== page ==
The municipality where I live just had a vote on whether to impose a tax that will be used to improve drainage. The vote passed, and although the details of how it will be implemented are yet to be worked out, the tax apparently will go through. The idea is that the more land you have, the higher the tax, with the theory that more land equals more drainage problems.
Churches were not exempted from the tax, so this law apparently gives the right of the municipal governement to impose this tax on churches. Some people in the past have already complained that churches pay no property tax, and since large churches own a great deal of property, significant revenue sources are prevented from being paid to governments.
Regulations on churches are not new. Some places in the US have restricted churches with zoning laws, preventing them from building churches except in certain places. One community outside of Baltimore restricts churches to a “spiritual center,” a single building set aside for churches. Further, churches all over the country are subject to building codes and the like.
But how far does the separation between church and state go? How much right does a government have to regulate a church? One church back in the 1970′s was operated by Lester Rolloff, who ran a home for troubled youth, and the state denied the church a license to operate the home because the church insisted on locking the worst of the youth in rooms, spanking, and other issues that the state regulations prohibited. After a lengthy court battle, the home was eventually shut down. Now we have this local law giving the government the right to tax churches.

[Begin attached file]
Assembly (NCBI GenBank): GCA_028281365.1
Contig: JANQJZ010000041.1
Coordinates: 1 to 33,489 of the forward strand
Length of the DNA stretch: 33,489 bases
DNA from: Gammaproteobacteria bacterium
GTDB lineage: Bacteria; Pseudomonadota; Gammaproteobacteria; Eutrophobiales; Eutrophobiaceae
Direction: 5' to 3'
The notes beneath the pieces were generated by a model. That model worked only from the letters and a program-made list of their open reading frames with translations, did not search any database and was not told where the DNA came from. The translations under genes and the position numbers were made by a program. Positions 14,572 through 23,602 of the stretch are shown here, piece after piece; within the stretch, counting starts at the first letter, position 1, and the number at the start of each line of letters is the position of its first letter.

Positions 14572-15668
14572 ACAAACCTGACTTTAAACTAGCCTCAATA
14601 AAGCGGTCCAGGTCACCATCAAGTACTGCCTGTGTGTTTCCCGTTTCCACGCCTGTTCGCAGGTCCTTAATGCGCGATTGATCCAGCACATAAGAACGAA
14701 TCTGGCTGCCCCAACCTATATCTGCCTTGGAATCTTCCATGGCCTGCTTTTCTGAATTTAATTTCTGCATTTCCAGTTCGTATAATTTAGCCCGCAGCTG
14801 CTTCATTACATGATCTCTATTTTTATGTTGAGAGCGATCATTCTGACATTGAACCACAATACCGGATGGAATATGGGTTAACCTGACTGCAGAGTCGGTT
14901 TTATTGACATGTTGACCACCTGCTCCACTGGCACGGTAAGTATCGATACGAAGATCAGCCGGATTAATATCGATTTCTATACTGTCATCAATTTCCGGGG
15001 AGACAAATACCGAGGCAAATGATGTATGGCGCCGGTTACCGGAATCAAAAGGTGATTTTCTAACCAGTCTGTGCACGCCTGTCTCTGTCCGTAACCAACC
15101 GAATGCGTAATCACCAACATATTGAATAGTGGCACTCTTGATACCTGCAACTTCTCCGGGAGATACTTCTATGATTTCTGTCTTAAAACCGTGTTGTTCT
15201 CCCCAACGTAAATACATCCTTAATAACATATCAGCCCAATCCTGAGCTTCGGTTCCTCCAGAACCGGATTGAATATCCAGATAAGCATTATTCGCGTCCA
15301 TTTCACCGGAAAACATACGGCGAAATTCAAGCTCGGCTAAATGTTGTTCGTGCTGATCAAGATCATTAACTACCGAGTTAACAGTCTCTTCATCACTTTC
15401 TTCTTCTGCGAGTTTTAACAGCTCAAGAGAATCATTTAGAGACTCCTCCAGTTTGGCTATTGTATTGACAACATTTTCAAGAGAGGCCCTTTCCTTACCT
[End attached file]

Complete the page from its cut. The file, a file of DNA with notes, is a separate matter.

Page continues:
The phrase “separation of church and state” was introduced into law by the US Supreme Court in a religious freedom case in the mid-1900′s, a full 150 years after the first amendment of the constitution used different language, saying that congress shall pass no law establishing religion or prohibiting the free exercise thereof.
So we are told, and case law now supports, we have separation of church and state. But it appears that it is a one-sided separation, for the state is gradually encroaching on the church, seeking less and less separation. If the state has the right to regulate the church, we do not have separation, but the state then has authority over the church. We cannot have separation and at the same time give the state the right to regulate. So it appears that we want separation for some things but not others; we want to keep churches from passing worship laws but still want to make money from the churches. It appears that we’d rather the churches not bother our conciences with such pesky things as morals and reminding us of the possibility of hell, but we’re fine with telling the churches what they have to pay and how they have to run their ministries. Future fights will be over what the churches can say and who they have to hire.
My friends, the writers of the first amendment were trying to prevent the US Congress from establishing a state church. We’ve now turned this into “a wall of separation between church and state.” Well, if we want separation, we’ll have to live with separation, and the government is restricted from regulating churches. Of course, these things are never absolute, for no one wants to allow churches to build shoddy buildings that could hurt people, so building codes are a good idea. But if we want separation of church and state, we have to give up taxing churches, telling them where they can build, and telling them how to run their ministries.